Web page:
After much hemming and hawing, I finally did what I knew I should. Many failed attempts at designing a "blank" face/head led me to use the artistic tools at my disposal to create my own template. For my purposes, a blank means a basic template from which other such items will be derived. The template for this blank consisted of half a drawn face (rather than the free GIMP, I used Adobe Photoshop CS3, something I purchased years ago; not the most up to date program, but still good). I used several guide lines first of all, and on separate layers used the pen tool to create smooth, simple lines (width 3 brush was optimal for me). First of all, both parts of the template (front and side view) require the same size circle as a base, with the same height for eyes, nose, mouth, and other details. As this was a blank, I did not bother including hair or other distinguishing features; those will be more important for specific characters and added details.
Once a simple template was finished, I saved it on my desktop for easy reference; it works better for me as a one-man crew, but a team of multiple people is often served better by having a project folder where all related materials are stored. For blender, the work began on a standard sized sphere. I added the template as a background image first in the front view, editing the size and position such that the template-circle of the front view (half-face) matched in size and position to the sphere. The next step was matching the size and position for the side-view's circle to the sphere. Note, it's important to make sure you're working on the same side on both the front and side views.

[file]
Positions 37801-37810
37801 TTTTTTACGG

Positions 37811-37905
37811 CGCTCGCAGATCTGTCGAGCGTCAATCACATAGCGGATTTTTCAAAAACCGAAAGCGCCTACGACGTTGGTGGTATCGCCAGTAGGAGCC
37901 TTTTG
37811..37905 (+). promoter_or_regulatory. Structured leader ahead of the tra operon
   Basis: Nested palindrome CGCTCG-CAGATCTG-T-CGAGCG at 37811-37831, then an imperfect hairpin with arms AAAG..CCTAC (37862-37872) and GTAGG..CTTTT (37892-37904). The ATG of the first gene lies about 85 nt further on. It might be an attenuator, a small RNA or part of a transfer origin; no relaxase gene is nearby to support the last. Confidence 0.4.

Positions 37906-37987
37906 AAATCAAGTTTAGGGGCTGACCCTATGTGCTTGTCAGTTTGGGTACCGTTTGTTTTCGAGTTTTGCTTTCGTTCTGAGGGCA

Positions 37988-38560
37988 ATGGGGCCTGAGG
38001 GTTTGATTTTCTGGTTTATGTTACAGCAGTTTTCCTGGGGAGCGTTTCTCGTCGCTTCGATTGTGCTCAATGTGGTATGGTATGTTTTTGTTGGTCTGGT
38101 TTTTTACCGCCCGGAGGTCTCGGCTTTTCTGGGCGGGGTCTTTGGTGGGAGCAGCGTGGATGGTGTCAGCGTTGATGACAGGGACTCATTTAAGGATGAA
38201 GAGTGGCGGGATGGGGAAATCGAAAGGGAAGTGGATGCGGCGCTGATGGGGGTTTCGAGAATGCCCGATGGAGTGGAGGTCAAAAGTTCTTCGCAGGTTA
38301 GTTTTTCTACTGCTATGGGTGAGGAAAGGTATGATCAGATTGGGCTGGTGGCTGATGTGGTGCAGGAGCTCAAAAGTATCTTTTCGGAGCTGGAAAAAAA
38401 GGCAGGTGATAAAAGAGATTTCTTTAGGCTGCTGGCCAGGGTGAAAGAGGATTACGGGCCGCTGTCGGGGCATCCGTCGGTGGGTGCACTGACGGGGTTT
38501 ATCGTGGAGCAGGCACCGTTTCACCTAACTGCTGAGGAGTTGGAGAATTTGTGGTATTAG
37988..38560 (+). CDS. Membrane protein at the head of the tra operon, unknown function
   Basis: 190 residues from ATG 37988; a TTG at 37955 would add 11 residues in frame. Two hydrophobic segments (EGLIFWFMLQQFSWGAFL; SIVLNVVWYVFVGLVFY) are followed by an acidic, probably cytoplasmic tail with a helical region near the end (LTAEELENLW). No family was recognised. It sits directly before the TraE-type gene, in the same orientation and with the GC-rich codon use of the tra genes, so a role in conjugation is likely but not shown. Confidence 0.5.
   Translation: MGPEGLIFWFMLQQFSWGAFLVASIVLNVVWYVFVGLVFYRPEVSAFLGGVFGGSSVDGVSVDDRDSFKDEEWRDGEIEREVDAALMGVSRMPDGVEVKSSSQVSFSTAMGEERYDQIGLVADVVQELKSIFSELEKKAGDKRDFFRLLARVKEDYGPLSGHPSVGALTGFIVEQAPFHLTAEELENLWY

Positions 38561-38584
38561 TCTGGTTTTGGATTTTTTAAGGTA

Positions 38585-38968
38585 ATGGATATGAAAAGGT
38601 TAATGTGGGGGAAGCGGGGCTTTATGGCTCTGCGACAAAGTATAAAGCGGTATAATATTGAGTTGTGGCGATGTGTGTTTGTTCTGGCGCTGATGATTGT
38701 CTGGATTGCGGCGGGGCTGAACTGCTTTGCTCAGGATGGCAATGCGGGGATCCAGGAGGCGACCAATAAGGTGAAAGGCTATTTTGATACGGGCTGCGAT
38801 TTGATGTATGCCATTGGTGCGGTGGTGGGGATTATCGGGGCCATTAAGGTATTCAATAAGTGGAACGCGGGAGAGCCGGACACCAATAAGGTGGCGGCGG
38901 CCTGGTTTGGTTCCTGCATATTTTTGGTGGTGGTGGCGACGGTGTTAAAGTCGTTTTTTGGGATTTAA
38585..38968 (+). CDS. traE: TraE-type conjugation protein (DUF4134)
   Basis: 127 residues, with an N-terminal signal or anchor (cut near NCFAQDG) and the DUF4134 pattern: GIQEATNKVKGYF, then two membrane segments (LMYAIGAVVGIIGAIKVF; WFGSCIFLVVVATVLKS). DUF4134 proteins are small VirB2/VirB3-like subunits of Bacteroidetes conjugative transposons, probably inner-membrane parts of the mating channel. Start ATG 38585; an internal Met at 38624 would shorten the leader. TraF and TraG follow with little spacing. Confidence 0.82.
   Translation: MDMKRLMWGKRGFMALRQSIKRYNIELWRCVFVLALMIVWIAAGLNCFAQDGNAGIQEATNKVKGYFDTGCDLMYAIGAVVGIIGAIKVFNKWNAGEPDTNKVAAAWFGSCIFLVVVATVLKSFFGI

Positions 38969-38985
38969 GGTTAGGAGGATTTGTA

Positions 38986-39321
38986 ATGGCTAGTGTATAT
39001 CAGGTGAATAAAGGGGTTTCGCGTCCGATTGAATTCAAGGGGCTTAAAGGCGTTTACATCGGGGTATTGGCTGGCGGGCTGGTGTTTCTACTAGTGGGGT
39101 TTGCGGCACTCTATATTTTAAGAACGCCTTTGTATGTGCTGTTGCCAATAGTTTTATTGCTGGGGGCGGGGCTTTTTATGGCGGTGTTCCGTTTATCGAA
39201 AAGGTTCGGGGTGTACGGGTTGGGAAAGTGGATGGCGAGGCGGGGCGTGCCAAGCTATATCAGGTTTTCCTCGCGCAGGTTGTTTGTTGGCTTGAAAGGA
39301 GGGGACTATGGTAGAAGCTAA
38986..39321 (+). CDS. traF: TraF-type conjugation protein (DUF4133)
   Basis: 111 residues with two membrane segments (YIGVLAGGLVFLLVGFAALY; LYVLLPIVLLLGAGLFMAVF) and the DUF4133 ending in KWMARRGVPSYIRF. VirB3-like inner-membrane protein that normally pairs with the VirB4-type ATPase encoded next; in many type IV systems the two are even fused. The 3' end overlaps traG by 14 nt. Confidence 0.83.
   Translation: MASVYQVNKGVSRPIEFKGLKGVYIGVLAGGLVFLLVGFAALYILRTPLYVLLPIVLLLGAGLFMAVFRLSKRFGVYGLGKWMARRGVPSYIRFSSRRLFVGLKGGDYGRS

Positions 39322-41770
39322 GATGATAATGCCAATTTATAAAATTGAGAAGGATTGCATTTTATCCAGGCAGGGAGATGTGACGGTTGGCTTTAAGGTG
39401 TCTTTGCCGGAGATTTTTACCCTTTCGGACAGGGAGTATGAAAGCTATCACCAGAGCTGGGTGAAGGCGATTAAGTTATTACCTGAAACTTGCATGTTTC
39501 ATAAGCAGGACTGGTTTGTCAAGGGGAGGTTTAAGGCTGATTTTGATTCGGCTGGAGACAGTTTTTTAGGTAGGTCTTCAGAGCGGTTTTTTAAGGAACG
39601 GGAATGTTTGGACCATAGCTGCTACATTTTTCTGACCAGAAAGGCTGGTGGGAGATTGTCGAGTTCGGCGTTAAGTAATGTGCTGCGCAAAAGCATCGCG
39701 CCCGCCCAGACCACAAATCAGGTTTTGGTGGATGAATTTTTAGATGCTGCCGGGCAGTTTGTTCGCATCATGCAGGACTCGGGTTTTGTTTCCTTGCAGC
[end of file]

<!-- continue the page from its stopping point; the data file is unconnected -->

From that step, it was mostly tedious work, though a tip I give is to make sure that the face is sufficiently flat while you're rendering. Not completely flat, mind, but while the skull is generally round in back, the combination of bone structure and viscera leave the face and front side of the head somewhat flat or square. If you try to render it out, you'll understand what I mean.
The last labor before I considered the face done was filling out the cheeks. While my template drawings took into account such details as the nose, eyes, mouth, and even eyebrows (without hair), I neglected to note the position and depth of cheeks. It's not an issue I deal with most days, and so I wound up with the tedium of moving individual vertices, checking and rechecking, until I was finally satisfied with this blank. I feel it's better to have worried about it earlier rather than later, with each subsequent derivation facing the same tedious issue to the same extent. Once complete, I duplicated the half of face I worked with, and shifted it to the side. I used the mirror tool to flip the face to mirror it's original (over the X axis), and then flipped the faces (so that it would render properly). With the face itself mostly complete, it was a few small spheres and minor editing to give the face eyes, leaving a small bit of editing later to add a back to the head (half of a standard sphere). One day in the future, I'll worry about making lips and a mouth that can animate.